When I drove back to Islamabad with Khan, the future prime minister outlined his post-American foreign policy. It was simple enough: no more U.S. military aid, drone attacks, and proxy wars.
Khan believed that the price Pakistan paid to be a “major non-NATO ally” in the War on Terror was too high. Direct lines to the U.S. president, scores of F-16s, and military-aid packages from the Pentagon were not worth what Khan called the “billions and billions of damage.”
Becoming “a frontline state” for the U.S. in Afghanistan, said Khan, “was the worst thing we ever did for our society,” fueling gun violence, heroin addiction, and religious radicalization.
Pakistan, Khan announced, would “no longer be a client state” under his leadership. It “would wean itself off from the aid syndrome” and henceforth “stop fighting other people’s wars,” like the one on the Taliban. “Drone strikes must end,” he said, demanding that the United States respect Pakistani sovereignty and cease operations inside it.
The only solution in Afghanistan, he told me, was the one that formally acknowledged the end of American hegemony by bringing Washington’s rivals into the settlement. “Peace in Afghanistan will not come,” said Khan, “unless all the neighbors—Iran, Russia, China, Pakistan, Afghanistan, and the United States—sit down at a table and come up with a negotiated settlement.”
I’d heard that Khan’s most fervent new supporters were the poor and working class of Karachi, but had a hard time understanding what they saw in an Oxford-educated friend of Mick Jagger. So I joined the local Pakistan Tehreek-e-Insaf leader Ali Zaidi on a tour of the slums: miles upon miles of tottering concrete homes cut through with rivers of raw sewage, an enormous recruiting ground for low-wage labor.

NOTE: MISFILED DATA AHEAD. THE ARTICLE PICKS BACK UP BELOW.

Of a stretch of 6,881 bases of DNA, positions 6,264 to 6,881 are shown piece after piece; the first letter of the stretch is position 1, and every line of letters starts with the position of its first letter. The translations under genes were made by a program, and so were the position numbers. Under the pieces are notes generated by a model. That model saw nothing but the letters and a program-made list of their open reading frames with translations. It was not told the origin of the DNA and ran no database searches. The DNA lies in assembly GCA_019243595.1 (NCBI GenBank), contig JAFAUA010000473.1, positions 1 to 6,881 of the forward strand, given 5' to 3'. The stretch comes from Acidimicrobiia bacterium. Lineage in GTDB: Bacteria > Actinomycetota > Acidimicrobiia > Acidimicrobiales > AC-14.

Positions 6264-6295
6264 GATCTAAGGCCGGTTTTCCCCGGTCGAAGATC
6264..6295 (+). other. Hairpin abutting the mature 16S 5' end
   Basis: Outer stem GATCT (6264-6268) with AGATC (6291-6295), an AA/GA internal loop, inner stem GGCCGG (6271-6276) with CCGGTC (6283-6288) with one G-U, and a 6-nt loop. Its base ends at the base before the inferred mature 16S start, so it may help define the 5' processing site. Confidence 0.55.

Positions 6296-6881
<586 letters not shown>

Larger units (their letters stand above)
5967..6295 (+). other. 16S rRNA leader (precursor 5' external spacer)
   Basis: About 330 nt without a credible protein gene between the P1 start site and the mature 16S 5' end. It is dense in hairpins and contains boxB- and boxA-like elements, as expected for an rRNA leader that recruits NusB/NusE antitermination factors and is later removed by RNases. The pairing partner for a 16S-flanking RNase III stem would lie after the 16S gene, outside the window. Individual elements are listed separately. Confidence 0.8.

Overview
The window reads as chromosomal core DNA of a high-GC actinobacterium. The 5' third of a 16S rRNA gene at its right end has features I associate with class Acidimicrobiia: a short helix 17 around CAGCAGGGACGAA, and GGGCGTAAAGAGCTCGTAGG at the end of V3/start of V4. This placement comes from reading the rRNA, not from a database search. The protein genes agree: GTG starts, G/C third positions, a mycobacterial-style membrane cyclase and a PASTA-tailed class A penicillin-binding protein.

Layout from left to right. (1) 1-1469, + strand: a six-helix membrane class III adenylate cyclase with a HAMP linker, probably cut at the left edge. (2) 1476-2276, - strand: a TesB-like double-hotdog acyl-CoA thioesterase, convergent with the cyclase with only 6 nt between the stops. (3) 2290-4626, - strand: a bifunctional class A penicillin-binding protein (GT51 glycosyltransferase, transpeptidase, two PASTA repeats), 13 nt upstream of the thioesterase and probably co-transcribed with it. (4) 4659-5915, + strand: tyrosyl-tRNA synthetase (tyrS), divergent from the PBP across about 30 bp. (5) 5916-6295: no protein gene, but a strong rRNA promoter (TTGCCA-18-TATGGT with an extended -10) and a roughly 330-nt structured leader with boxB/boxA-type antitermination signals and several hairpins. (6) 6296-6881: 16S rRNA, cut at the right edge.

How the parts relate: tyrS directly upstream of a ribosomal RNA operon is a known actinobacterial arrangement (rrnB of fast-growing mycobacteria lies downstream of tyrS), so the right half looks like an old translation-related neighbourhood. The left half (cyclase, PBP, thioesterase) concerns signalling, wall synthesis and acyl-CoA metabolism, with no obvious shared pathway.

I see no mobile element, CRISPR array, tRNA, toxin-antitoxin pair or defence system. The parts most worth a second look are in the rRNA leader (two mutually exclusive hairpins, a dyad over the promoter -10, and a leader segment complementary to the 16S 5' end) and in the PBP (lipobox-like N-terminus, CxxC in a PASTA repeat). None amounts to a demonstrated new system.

Each time the car reached a party outpost, the local activists switched on “the Imran Khan song” before Zaidi, now one of Khan’s ministers, promised a “Naya Pakistan”—a new Pakistan. When I asked Khan’s future voters what place the “Naya Pakistan” would most resemble, the answers were remarkably consistent: Dubai, or Riyadh, or Abu Dhabi. The cities glittering in their minds over the water. They had family, brothers, cousins, and sons working in “Saudia,” these supporters proudly told me, sometimes pointing to their Facebook messages and WhatsApps on their phones, as if I would not otherwise believe them.
“He’s selling Pakistanis a dream,” said Umar, the finance minister, in the cool of his home in the elite neighborhood of Defense. “But he’s not a con man.” Khan, to him, was not an ideologue or a populist, but a genius at what Umar called “PR.”
That dream, quite clearly, is that Pakistan can join rising Asia—that it will come to resemble Saudi Arabia or the United Arab Emirates, where many Pakistanis have worked, and from which they receive remittances. Seen from the slums of Karachi, “Saudia” is not a synonym for backwardness.